Creating a firewall policy

Symantec Endpoint Protection
includes a default Firewall policy with default firewall rules and default firewall settings for the office environment. The office environment is normally under the protection of corporate firewalls, boundary packet filters, or antivirus servers. Therefore, it is normally more secure than most home environments, where limited boundary protection is available.
When you install the console for the first time, it adds a default Firewall policy to each group automatically.
Changing the name of the default Firewall policy may result in an upgrade not updating the policy. The same applies to the default rules within the default Firewall policy.
Every time you add a new location, the console copies a Firewall policy to the default location automatically. If the default protection is not appropriate, you can customize the Firewall policy for each location, such as for a home site or customer site. If you do not want the default Firewall policy, you can edit it or replace it with another shared policy.
The following table describes the tasks that you can perform to configure a new firewall policy. You must add a firewall policy first, but thereafter, the remaining tasks are optional and you can complete them in any order.
How to create a firewall policy
Add new firewall rules
Firewall rules are the policy components that control how the firewall protects client computers from malicious incoming traffic and applications. The firewall automatically checks all incoming packets and outgoing packets against these rules. It allows or blocks the packets based on the information that is specified in rules. You can modify the default rules, create new rules, or disable the default rules.
When you create a new Firewall policy,
Symantec Endpoint Protection
provides default firewall rules that are enabled by default.
For more information, see:
Enable and customize notifications to users that access to an application is blocked
You can send users a notification that an application that they want to access is blocked.
These settings are disabled by default.
For more information, see:
Enable automatic firewall rules
You can enable the options that automatically permit communication between certain network services. These options eliminate the need to create the rules that explicitly allow those services. You can also enable traffic settings to detect and block the traffic that communicates through NetBIOS and token rings.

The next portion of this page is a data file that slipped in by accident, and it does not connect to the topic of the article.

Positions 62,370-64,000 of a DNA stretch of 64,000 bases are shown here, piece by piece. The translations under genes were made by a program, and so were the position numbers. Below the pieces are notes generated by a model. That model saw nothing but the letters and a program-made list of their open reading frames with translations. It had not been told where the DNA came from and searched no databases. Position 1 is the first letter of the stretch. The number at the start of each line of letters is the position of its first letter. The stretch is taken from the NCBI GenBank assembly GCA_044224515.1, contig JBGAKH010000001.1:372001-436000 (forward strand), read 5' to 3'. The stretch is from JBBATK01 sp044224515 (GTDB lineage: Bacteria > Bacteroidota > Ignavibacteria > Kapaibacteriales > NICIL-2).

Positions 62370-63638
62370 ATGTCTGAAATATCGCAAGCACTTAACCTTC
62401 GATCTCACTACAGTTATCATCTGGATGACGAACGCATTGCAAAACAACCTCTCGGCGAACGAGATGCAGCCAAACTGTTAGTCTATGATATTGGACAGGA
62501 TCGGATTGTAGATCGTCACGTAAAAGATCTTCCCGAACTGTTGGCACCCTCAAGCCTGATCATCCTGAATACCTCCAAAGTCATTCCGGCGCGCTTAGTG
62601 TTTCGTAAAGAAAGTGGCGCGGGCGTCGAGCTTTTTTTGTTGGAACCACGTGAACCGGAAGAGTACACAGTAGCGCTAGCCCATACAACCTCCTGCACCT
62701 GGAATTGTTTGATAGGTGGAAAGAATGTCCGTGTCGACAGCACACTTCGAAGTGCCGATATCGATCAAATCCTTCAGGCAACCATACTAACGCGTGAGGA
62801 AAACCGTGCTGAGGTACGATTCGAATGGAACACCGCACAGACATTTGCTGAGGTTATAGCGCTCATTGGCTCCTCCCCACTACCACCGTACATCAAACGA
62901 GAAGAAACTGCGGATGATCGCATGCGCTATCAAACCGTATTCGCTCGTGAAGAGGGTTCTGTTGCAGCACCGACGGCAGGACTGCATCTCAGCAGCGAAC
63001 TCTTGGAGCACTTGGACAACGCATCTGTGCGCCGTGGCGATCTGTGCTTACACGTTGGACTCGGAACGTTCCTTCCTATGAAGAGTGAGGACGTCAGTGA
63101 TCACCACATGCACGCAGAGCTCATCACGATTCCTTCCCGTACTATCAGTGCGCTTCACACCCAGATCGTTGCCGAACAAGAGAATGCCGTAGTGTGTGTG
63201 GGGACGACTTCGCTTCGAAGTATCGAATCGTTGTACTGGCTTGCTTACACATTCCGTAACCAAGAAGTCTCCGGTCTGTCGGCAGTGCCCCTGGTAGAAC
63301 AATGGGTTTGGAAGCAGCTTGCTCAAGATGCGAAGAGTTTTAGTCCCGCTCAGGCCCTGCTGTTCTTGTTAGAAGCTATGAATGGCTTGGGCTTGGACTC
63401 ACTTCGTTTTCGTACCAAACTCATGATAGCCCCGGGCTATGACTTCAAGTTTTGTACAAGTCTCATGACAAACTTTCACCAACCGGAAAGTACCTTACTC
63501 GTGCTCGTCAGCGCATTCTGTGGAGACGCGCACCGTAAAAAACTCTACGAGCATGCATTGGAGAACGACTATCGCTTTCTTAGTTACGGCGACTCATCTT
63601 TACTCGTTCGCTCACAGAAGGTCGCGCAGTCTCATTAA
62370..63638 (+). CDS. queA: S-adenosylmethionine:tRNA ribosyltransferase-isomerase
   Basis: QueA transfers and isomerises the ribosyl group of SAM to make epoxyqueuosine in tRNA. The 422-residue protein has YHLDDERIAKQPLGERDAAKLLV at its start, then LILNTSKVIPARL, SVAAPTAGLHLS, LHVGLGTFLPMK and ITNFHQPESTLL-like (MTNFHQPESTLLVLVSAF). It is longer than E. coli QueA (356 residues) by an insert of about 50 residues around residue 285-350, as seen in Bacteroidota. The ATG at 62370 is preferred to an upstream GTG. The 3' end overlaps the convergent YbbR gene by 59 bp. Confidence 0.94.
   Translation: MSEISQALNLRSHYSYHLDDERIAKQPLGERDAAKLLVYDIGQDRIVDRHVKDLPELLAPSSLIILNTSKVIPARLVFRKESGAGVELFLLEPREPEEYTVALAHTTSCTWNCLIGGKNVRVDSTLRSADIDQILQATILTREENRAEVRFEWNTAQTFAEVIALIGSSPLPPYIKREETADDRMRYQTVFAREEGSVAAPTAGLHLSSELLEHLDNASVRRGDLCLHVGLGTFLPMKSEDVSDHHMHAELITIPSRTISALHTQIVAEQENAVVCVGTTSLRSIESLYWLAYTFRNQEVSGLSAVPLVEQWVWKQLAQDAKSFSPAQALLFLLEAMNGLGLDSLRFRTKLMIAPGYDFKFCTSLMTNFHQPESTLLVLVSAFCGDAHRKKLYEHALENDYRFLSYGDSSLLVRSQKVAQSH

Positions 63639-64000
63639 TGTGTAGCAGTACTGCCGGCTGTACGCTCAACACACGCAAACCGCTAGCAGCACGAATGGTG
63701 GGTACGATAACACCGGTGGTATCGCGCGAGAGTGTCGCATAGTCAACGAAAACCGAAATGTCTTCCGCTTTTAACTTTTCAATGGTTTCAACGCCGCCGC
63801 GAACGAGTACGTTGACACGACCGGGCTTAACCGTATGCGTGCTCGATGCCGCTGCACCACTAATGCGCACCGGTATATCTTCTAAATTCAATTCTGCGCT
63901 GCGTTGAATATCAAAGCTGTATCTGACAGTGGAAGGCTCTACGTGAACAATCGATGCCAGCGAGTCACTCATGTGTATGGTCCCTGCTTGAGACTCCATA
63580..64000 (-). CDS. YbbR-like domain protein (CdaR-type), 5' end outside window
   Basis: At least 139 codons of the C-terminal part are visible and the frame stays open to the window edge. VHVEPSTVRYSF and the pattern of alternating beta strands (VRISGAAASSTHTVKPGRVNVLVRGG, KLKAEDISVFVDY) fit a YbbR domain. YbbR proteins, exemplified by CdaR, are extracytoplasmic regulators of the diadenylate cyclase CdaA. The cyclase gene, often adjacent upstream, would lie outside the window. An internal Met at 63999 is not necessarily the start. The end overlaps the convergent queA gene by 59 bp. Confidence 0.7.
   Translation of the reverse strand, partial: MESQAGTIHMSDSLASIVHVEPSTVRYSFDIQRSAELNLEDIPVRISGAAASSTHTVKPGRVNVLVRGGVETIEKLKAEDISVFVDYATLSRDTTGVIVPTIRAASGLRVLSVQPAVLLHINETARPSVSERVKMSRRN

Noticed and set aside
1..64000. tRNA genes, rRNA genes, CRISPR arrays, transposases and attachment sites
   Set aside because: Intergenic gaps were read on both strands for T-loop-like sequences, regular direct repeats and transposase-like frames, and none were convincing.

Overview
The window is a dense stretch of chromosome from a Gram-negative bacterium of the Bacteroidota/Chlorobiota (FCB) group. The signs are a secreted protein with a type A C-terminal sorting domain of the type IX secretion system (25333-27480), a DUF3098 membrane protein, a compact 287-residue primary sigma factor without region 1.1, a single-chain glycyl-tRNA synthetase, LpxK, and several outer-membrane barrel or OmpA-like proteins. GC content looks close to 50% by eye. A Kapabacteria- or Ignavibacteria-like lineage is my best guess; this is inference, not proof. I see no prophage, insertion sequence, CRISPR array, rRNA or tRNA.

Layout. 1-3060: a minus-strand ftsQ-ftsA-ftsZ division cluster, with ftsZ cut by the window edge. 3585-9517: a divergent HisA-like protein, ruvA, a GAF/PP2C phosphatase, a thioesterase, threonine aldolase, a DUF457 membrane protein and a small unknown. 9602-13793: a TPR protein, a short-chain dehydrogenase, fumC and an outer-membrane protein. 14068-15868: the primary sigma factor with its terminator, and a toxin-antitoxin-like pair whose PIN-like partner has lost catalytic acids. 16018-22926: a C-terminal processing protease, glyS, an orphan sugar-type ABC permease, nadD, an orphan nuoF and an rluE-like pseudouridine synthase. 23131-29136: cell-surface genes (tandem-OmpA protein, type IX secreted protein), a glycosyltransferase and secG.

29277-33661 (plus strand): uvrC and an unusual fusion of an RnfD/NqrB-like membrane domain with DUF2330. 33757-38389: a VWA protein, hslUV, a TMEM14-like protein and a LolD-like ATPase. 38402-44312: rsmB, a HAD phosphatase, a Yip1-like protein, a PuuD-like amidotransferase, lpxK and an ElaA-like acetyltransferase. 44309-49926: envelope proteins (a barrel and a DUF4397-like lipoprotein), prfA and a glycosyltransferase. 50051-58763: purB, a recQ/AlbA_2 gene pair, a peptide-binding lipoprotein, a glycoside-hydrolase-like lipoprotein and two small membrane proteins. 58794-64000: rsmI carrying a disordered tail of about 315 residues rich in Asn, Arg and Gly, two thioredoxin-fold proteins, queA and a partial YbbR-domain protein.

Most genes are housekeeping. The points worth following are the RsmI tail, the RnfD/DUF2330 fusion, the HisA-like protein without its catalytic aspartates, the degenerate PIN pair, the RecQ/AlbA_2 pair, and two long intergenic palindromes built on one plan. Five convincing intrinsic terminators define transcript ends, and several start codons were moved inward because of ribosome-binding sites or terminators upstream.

Only the traffic protocols are enabled by default.
For more information, see:
If the
Symantec Endpoint Protection
client detects a network attack, it can automatically block the connection to ensure that the client computer is safe. The client activates an Active Response, which automatically blocks all communication to and from the attacking computer for a set period of time. The IP address of the attacking computer is blocked for a single location.
This option is disabled by default.
For more information, see:
Configure protection and stealth settings
You can enable settings to detect and log potential attacks on the client and block spoofing attempts. You can enable the settings that prevent outside attacks from detecting information about your clients.
For more information, see:
All of the protection options and stealth options are disabled by default.
Integrate the
Symantec Endpoint Protection
firewall with the Windows firewall
You can specify the conditions in which
Symantec Endpoint Protection
disables the Windows firewall. When
Symantec Endpoint Protection
is uninstalled,
Symantec Endpoint Protection
restores the Windows firewall setting to the state it was in before
Symantec Endpoint Protection
was installed.
The default setting is to disable the Windows firewall once only and to disable the Windows firewall disabled message.
For more information, see:
Configure peer-to-peer authentication
You can use peer-to-peer authentication to allow a remote client computer (peer) to connect to another client computer (authenticator) within the same corporate network. The authenticator temporarily blocks inbound TCP and UDP traffic from the remote computer until the remote computer passes the Host Integrity check.
This option is disabled by default.
For more information, see:
When you enable firewall protection, the policy allows all inbound IP-based network traffic and all outbound IP-based network traffic, with the following exceptions:
  • The default firewall protection blocks inbound and outbound IPv6 traffic with all remote systems.
    IPv6 is a network layer protocol that is used on the Internet. If you install the client on the computers that run Microsoft Vista, the
    list includes several default rules that block the Ethernet protocol type of IPv6. If you remove the default rules, you must create a rule that blocks IPv6.
  • The default firewall protection restricts the inbound connections for a few protocols that are often used in attacks (for example, Windows file sharing).
    Internal network connections are allowed and external networks are blocked.